Skip to main content

Multi-Factor Authentication (MFA) is an effective security control which decreases the likelihood of attackers being able to successfully use compromised credentials to gain access to an account. In general, it helps to mitigate the impact of a successful password-brute force attack or credentials being inadvertently disclosed to an attacker, such as through a phishing campaign or if credentials are leaked in some other way, such as storing them on a public GitHub repository, shared file share, or shared workspace (such as a VDI).


Whilst on a recent threat modeling engagement involving an AWS environment, we noticed that the administrators of the account were required to MFA before being allowed to perform the majority of the permissions associated with their account.

The IAM policy used to enforce MFA is commonly implemented. It is recommended by AWS, and restricts users so that they can only perform a limited set of actions (such as creating a new MFA device and assigning it to their IAM user), whilst all other actions (which they may be assigned via additional IAM policies) are denied until they have successfully carried out MFA.

The full IAM policy, and some additional clarification as to the purpose of including various statements within the policy, can be found at AWS: Self-manage credentials with MFA (My security credentials).

Relevant IAM Policies

The two important parts of the relevant IAM policy, for the purposes of this blog post, are the statements that allow users to create and activate a MFA device:

"Sid": "AllowManageOwnUserMFA",
	"Effect": "Allow",
	"Action": [
"Resource": "arn:aws:iam::*:user/${aws:username}"

And the statements preventing users from performing any actions that they would otherwise have the necessary permissions to perform, unless they have first successfully carried out MFA:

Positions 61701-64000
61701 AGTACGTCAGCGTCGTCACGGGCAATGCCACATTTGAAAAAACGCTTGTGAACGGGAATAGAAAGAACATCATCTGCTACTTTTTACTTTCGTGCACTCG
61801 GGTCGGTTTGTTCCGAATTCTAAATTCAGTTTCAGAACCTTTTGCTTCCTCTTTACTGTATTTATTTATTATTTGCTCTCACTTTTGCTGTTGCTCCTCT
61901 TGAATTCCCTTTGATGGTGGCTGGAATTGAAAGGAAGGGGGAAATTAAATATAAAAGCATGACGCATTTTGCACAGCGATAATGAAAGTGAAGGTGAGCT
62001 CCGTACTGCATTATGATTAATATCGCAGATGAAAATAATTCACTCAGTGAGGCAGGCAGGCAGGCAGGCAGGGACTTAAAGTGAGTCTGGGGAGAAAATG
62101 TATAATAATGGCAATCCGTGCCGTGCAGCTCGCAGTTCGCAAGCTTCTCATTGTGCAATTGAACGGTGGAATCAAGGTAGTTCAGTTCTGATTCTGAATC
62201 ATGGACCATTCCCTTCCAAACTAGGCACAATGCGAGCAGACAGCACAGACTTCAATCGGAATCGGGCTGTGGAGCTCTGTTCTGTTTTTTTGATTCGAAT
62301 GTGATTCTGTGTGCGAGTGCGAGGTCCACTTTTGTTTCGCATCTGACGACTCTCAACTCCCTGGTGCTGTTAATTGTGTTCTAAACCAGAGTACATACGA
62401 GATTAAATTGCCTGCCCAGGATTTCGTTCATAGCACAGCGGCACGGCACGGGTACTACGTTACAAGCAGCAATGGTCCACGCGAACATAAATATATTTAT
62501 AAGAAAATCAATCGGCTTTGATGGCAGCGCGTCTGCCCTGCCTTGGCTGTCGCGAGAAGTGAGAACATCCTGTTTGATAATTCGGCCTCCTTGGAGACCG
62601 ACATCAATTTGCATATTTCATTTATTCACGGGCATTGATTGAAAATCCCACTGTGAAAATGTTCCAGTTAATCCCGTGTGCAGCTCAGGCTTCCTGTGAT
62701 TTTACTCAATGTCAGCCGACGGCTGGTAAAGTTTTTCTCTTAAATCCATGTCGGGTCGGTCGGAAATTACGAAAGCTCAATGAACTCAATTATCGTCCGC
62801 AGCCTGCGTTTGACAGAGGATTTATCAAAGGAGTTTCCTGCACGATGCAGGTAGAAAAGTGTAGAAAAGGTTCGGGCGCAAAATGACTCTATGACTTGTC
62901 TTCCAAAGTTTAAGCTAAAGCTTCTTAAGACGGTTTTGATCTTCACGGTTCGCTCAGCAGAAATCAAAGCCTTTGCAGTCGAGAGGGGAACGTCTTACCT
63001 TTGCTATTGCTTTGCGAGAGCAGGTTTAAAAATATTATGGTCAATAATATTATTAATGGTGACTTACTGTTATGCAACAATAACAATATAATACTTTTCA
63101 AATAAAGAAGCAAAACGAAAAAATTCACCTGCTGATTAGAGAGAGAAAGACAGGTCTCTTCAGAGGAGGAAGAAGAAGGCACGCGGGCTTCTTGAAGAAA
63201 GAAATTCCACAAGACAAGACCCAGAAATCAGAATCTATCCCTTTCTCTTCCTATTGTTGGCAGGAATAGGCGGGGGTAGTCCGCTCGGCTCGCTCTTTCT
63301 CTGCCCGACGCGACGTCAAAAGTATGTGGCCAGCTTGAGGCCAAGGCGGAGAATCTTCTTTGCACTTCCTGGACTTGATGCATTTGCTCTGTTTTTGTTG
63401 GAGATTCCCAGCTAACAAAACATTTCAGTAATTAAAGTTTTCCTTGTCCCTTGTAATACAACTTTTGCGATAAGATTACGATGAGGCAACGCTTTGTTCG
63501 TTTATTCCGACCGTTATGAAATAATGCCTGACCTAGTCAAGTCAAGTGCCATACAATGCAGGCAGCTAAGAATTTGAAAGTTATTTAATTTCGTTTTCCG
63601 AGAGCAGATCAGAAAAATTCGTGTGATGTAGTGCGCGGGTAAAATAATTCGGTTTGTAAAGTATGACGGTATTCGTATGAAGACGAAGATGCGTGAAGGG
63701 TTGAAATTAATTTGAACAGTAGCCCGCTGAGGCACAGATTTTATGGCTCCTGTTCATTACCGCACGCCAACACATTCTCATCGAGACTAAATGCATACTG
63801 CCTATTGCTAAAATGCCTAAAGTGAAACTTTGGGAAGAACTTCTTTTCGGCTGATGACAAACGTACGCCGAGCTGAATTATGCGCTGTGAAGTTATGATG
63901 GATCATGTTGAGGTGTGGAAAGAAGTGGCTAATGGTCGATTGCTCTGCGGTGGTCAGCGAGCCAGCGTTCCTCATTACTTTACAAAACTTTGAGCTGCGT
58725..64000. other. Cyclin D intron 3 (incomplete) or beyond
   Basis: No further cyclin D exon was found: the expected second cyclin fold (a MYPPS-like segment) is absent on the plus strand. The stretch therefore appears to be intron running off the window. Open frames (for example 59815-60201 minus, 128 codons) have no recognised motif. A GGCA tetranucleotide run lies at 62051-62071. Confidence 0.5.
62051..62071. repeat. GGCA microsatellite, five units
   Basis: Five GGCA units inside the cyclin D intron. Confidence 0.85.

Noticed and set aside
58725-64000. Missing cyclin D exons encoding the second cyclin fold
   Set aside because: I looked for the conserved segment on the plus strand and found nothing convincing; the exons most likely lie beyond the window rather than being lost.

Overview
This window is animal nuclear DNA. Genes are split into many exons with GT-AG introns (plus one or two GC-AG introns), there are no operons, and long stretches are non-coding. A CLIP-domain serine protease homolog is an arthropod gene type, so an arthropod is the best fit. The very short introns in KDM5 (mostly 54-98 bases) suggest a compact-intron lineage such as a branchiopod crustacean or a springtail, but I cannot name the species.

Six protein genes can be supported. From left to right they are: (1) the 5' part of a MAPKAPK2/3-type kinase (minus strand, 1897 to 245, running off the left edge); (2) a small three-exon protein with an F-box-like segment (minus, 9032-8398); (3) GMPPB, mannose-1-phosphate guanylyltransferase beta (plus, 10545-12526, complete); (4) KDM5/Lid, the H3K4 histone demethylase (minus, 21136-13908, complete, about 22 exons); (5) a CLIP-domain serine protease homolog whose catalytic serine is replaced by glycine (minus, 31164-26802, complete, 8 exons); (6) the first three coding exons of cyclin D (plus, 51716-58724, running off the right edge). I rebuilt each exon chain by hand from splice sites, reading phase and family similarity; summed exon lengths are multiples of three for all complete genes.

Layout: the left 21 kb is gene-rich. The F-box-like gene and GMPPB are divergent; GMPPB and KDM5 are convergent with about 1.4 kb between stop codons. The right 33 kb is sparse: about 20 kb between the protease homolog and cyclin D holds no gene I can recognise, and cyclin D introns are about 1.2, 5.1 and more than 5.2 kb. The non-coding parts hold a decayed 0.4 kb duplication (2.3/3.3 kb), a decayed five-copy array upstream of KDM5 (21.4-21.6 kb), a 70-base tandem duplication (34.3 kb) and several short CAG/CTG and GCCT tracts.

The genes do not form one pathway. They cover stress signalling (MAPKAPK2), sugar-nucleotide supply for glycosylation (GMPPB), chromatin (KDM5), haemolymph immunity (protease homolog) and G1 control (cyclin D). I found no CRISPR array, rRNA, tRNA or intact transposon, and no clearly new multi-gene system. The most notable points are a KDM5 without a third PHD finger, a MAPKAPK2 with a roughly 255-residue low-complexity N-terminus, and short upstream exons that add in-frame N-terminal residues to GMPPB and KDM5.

"Sid": "DenyAllExceptListedIfNoMFA",
	"Effect": "Deny",
	"NotAction": [
	"Resource": "*",
	"Condition": {
		"BoolIfExists": {
			"aws:MultiFactorAuthPresent": "false"
Analysis of This Policy

This control is implemented through the use of the NotAction policy element. NotAction effectively creates an array of all possible AWS actions, across all AWS services (besides the specific actions listed in the NotAction array), that will be denied ("Effect":"Deny") unless the user has carried out MFA ("aws:MultiFactorAuthPresent": "false"). Once the user has performed MFA, the condition element of this statement becomes false, and they will no longer be denied access to the other actions which they are allowed to perform.

When first introduced by AWS, this policy worked as intended. An administrator could create a new IAM user and assign it permissions, including the above policy, and give the credentials to the intended user. The user could then authenticate to the AWS account, and would be required to create and assign a MFA device to their IAM user before being allowed to perform the other AWS actions that they required to fulfill their work functions.

If the IAM user’s credentials were compromised, the attacker would not be able to do anything except for the limited actions specified in the above NotAction array, as they would not have access to the MFA device. Furthermore, they could not create and assign a new MFA device to bypass the MFA requirement as they would need to first deactivate the user’s existing MFA device (using the “iam:DeactivateMFADevice" action) before they could assign a new MFA device, and this action did not form part of the NotAction array — and therefore could not be performed without first carrying out MFA.